(directed by Luca Guadagnino, 2017)
All right, I couldn’t resist. With the book fresh in my mind, I decided to treat myself to the opening night of Call Me By Your Name and savour some Italian decadence. I wasn’t quite sure what to expect, as I’ve seen Guadagnino’s I Am Love and found that too self-consciously arty; but I needn’t have worried. This film was predictably stuffed with beauty (both human and natural), drenched in Mediterranean languor and blessed with a stunning central performance from Timothée Chalamet as Elio. Playful and poignant by turn, this is the love affair we all wish we had when we were seventeen (‘Grow up. I’ll see you at midnight‘).
For those who haven’t read yesterday’s post on the novel, the film unfolds in the golden summer of 1983, ‘somewhere in the north of Italy’, as the hand-scribbled titles announce. Seventeen-year-old Elio Perlman (Timothée Chalamet) prepares himself for the elegant tedium of his holidays: reading books, playing the piano for his parents’ dinner parties, and making out with his pretty neighbour Marzia (Esther Garrel). But then his father’s new visiting student arrives: Oliver (Armie Hammer), ridiculously handsome, golden-haired, charming: immediately the favourite with everyone. Within a few days he seems to know the whole town, playing cards with the old timers in the bar, and flirting with Marzia’s big sister Chiara (Victoire Du Bois). Initially, Elio tries to feel superior to the American, but things are changing. And one day, as he watches Oliver playing volleyball with his friends, he begins to understand how far things have gone.
Despite Elio’s growing turmoil, his world is such a beautiful place that most of us would swap with him in an instant. His house is vast, echoing, littered with books and music and intellectual paraphernalia. His smart, loving parents treat him as a grown-up but never forget that he’s also their child. In a beautiful scene, as Elio wrestles silently with his feelings during a thunderstorm, his parents curl up with him on the sofa and his French mother (Amira Casar) reads him a fairy tale from the Heptaméron, translating on the wing from the German edition into English. (Everyone seems to speak at least three languages fluently. That was actually something that came out better in the film than in the book, where you don’t ‘hear’ language in the same way.) The story Elio’s mother tells him is about a knight who is in love with a beautiful princess but is afraid of her reaction. Is it better, he asks, to speak or to die? I couldn’t quite figure out whether Elio’s mother was sharper than he gave her credit for, or whether the choice of story was accidental; but it gives him the impetus to speak his own feelings.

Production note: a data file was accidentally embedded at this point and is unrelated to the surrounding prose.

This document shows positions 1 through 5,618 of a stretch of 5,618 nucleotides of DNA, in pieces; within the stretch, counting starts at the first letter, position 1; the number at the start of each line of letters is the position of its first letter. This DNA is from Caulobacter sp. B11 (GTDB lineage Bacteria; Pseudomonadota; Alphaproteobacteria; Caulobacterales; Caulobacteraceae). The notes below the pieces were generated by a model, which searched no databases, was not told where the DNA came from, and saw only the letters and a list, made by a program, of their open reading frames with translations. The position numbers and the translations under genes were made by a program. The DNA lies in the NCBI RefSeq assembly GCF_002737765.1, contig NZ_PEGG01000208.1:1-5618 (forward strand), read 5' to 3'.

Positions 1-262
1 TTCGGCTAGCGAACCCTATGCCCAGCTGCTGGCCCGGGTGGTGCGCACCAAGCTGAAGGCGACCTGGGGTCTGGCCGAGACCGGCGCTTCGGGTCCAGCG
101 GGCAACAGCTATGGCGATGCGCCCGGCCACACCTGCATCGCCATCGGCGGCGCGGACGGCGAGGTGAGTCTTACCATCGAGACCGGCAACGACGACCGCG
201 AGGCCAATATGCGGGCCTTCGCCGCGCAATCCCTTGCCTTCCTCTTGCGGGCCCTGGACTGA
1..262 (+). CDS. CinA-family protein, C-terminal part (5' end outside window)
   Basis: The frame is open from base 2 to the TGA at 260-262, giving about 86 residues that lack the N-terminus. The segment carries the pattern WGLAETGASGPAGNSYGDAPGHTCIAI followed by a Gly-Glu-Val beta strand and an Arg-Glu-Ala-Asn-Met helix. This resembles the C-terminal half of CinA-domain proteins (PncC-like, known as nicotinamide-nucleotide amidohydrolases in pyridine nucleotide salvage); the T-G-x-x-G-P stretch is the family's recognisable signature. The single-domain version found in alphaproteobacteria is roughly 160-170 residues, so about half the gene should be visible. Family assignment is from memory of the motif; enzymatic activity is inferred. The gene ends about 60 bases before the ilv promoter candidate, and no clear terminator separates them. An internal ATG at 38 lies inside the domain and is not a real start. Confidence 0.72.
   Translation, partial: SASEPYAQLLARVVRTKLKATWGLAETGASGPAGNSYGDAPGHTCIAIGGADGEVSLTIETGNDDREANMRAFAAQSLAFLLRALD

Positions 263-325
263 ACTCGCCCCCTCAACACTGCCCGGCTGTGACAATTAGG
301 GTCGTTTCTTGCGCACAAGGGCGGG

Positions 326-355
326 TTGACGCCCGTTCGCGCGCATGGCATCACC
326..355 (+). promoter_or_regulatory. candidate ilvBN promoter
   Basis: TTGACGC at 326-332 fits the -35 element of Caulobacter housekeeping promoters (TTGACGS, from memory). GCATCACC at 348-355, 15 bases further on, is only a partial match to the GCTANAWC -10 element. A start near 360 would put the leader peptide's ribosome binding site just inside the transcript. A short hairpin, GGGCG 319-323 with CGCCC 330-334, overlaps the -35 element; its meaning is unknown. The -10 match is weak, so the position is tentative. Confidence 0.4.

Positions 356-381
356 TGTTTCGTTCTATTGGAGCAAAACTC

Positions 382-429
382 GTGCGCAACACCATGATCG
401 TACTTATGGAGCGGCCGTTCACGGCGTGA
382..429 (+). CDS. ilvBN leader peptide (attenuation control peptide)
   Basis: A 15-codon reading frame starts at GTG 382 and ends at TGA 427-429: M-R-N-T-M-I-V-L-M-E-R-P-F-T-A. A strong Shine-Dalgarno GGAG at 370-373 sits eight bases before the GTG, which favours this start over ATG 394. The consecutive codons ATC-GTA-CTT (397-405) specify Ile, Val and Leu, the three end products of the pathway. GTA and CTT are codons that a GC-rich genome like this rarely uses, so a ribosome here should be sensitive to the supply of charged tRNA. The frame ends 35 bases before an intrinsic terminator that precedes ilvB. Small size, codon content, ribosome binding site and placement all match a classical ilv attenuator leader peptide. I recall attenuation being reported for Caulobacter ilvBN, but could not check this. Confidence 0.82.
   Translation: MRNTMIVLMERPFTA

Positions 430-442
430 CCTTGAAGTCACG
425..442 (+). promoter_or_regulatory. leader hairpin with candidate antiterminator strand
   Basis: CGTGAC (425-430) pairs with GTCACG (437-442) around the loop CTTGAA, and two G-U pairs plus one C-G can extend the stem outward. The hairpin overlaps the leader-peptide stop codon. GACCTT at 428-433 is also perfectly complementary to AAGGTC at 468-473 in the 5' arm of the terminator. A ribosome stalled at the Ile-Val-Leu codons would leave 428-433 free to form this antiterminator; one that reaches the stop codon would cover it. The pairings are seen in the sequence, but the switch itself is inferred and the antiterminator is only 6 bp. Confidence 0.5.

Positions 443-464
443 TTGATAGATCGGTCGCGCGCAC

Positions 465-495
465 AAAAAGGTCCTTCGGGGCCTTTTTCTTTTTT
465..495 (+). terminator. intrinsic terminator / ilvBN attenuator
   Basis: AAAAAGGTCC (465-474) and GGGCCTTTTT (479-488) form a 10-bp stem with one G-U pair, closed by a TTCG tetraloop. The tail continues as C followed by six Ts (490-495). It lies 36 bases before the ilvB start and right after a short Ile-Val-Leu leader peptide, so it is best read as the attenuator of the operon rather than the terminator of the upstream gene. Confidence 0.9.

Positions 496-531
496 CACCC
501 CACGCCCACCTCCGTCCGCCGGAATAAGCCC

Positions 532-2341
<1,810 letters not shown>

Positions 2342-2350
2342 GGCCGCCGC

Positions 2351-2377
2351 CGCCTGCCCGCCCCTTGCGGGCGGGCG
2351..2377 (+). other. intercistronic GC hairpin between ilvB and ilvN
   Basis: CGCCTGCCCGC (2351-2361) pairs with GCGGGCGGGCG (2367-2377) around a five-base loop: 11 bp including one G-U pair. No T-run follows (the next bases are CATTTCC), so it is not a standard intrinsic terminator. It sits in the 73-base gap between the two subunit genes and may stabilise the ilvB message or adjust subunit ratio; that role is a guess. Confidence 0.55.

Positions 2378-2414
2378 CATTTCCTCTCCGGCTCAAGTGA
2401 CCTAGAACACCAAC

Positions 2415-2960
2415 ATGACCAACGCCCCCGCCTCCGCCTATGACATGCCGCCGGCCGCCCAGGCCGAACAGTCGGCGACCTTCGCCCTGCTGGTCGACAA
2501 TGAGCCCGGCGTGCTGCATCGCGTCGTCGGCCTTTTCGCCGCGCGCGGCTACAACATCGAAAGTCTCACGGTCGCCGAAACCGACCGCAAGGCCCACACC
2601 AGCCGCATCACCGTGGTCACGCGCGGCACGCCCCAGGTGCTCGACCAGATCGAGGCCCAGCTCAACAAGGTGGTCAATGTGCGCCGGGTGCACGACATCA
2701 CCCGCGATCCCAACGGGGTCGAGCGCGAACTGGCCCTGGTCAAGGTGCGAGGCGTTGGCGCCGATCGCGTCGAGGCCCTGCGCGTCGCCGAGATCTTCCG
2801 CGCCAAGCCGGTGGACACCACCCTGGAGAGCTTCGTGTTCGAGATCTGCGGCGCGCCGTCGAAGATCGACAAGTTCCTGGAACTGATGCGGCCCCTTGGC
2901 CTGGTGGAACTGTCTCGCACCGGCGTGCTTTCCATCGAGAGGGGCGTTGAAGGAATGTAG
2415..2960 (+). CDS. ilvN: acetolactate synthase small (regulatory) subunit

Chalamet really is the best thing in a film already full of very good things. He’s actually 21, although he still has the lankiness and pointed beauty of a boy who has yet to fully grow into his body. And he just becomes Elio, conveying the passage from indifference to curiosity to choked desire with his eyes alone; capturing the contradictions of an age when you can be sweetly childish one moment and driven half-mad with lust the next. The final scene, which simply lingers on his face for several minutes, is exquisite. His soulfulness and spontaneity play off well against Hammer’s Oliver, who has the quiet self-possession of someone who’s gone through life fending off crushes with a stick. But Oliver is susceptible too, however much he tries to be the responsible grown-up (at a muscular 31, Hammer looks a lot older than Chalamet). The scene shortly after Elio’s confession is beautifully judged, where Oliver indulgently kisses him, as if to get him to shut up and go away. “Better now?” he says, like a parent who’s just soothed a child’s grazed knee, only to be suffocated under fifty-odd kilos of demanding adolescent.
If you can manage to tear your eyes away from the two leads, which I admit is difficult, there are some equally strong performances around them: primarily Michael Stuhlbarg as Elio’s lovely, cuddly father. He’s an archaeologist, a specialist in Greek bronzes (a change to the book, and one I unsurprisingly prefer). At one point, he takes the boys to Lake Garda to see a gorgeous kouros dredged up from the waves. The two of them kneel beside it afterwards in silent admiration, not acknowledging the other, but their fingers trace the lines of the statue’s nose, lips, chin, in a powerful sublimation of their feelings. And that’s even before Elio’s father gets carried away describing the sensuality of ancient bronze kouroi to Oliver: a speech that Oliver meets with wide-eyed wariness, given the circumstances. But it’s also Elio’s father who has one of the final scenes in the film, for a speech that’s open and wise and serves as a kind of epilogue to the whole story. Unless you’re made of stone, your heart will melt a little bit as you listen.
There were many things I enjoyed (it really is aesthetically very pleasing, although I now feel somewhat ambivalent about peaches), and very, very few things I didn’t (those few strange colourised frames, like a dream-sequence, as Elio sleeps in Bergamo). It’s generally very faithful to the book, though readers should know that it doesn’t include the final section, creating a sharper, bitterer, perhaps more cinematic ending. Do go to see it and for heaven’s sake don’t write it off as ‘a gay romance’. It’s a love story, pure and simple, and the gender of the people involved doesn’t mean a thing.
Although the medium of film can’t quite capture the intensity of being behind Elio’s eyes, which gave the novel such power, it makes for a gorgeous and sensitive story that deserves all the praise it’s being given. Don’t believe me? Try reading the Guardian or Empire, both of whom gave it five stars, or take a look at Rotten Tomatoes, where the film currently enjoys an astonishing 97% rating. Beautiful.
I’ll add a link to buy the film when it’s out.